July 12, 2019 / 4:13 PM / in 7 days

Czech Social Democrats to decide Monday whether to quit government

PRAGUE (Reuters) - Czech Social Democrats will decide on Monday whether to leave the minority government led by Prime Minister Andrej Babis due to a long-running spat over replacing one of their ministers, party chief Jan Hamacek said on Friday.

FILE PHOTO: Czech Republic's Prime Minister Andrej Babis talks to media as he arrives to take part in a European Union leaders summit, in Brussels, Belgium July 2, 2019. REUTERS/Piroschka Van De Wouw

The spat threatens the survival of the uneasy center-left coalition that has governed the Czech Republic since last year.

The Social Democrats have been irked by a series of investigations over possible conflicts of interest involving Babis, a billionaire businessman, which have prompted mass street protests against the government.

They are also furious with President Milos Zeman over his reluctance to sack Culture Minister Antonin Stanek, whom they accuse of being ineffective, and to replace him with their preferred candidate, Michal Smarda.

On Friday, Zeman said he was ready to dismiss the minister at the end of July, Hamacek said after a meeting with the president. But he added that Zeman had stopped short of agreeing to appoint Smarda in his place, meaning the standoff continues.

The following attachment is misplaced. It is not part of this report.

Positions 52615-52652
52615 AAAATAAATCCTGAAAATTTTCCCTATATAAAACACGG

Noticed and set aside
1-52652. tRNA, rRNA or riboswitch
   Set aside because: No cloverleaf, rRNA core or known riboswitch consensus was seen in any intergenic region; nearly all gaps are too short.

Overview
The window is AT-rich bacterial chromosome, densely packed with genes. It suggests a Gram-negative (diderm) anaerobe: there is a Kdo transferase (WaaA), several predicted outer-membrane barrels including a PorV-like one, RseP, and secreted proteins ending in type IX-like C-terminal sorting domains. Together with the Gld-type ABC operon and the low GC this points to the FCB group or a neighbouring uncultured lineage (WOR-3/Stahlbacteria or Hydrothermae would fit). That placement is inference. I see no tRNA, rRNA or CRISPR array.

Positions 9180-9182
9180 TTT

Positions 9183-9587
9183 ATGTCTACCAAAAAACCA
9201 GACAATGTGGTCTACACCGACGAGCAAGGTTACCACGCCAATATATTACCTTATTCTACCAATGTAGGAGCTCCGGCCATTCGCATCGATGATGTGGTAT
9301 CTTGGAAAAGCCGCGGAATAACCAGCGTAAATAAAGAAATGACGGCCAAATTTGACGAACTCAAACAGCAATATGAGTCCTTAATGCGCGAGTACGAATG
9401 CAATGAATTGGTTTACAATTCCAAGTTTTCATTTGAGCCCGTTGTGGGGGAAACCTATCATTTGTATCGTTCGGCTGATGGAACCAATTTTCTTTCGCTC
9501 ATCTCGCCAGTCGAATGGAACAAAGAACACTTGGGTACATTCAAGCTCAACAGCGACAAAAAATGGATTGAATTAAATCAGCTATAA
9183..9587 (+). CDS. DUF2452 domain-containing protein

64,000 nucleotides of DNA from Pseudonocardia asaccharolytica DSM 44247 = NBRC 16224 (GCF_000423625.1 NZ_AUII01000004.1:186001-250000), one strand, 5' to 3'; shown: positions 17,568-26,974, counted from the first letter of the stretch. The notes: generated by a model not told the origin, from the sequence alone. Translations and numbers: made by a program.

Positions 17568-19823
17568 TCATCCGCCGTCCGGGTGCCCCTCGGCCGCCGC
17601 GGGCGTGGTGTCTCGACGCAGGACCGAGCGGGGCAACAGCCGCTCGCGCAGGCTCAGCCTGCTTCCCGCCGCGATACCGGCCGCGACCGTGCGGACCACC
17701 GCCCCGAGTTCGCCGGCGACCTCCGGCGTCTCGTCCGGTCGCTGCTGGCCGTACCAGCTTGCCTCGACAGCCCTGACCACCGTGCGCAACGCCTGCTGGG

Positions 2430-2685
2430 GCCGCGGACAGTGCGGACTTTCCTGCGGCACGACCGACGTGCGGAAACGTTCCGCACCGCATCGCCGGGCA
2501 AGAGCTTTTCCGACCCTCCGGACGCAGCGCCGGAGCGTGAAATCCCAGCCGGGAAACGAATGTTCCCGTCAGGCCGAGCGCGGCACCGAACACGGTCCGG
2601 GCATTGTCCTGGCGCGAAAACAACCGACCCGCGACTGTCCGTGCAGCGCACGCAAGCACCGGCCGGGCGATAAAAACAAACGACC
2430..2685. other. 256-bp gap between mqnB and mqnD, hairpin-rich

“There are two alternatives on the table, one that minister Stanek will be dismissed and the (Social Democrat) leadership sticks with the nomination of Michal Smarda, or the leadership decides that our ministers will submit their resignations and our government role will be over,” Hamacek told reporters.

Hamacek declined to say which options he preferred.

The Social Democrats’ departure would strip the government of its parliamentary majority.

Zeman has suggested Babis, who leads the populist ANO party, turn to the far-right, anti-EU and anti-NATO Freedom and Direct Democracy Party for support in parliament, a suggestion Babis has rejected.

A snap early election could only be held if 120 members of the 200-seat lower house agreed on calling the vote.

Reporting by Jan Lopatka and Robert Muller; Editing by Gareth Jones

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